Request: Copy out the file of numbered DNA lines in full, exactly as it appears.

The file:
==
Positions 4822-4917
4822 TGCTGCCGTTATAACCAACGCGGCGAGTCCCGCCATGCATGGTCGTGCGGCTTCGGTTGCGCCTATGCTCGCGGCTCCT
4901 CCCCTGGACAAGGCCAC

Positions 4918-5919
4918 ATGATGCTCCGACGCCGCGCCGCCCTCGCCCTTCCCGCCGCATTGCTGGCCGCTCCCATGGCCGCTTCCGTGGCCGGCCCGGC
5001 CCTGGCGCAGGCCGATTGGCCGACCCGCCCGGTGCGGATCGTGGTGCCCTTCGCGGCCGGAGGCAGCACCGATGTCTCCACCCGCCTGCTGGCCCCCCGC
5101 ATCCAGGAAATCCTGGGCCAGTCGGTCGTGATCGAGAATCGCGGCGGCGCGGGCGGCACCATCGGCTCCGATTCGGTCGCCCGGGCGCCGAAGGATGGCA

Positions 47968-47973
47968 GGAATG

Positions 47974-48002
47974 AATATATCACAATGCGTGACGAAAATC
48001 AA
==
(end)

Positions 4822-4917
4822 TGCTGCCGTTATAACCAACGCGGCGAGTCCCGCCATGCATGGTCGTGCGGCTTCGGTTGCGCCTATGCTCGCGGCTCCT
4901 CCCCTGGACAAGGCCAC

Positions 4918-5919
4918 ATGATGCTCCGACGCCGCGCCGCCCTCGCCCTTCCCGCCGCATTGCTGGCCGCTCCCATGGCCGCTTCCGTGGCCGGCCCGGC
5001 CCTGGCGCAGGCCGATTGGCCGACCCGCCCGGTGCGGATCGTGGTGCCCTTCGCGGCCGGAGGCAGCACCGATGTCTCCACCCGCCTGCTGGCCCCCCGC
5101 ATCCAGGAAATCCTGGGCCAGTCGGTCGTGATCGAGAATCGCGGCGGCGCGGGCGGCACCATCGGCTCCGATTCGGTCGCCCGGGCGCCGAAGGATGGCA

Positions 47968-47973
47968 GGAATG

Positions 47974-48002
47974 AATATATCACAATGCGTGACGAAAATC
48001 AA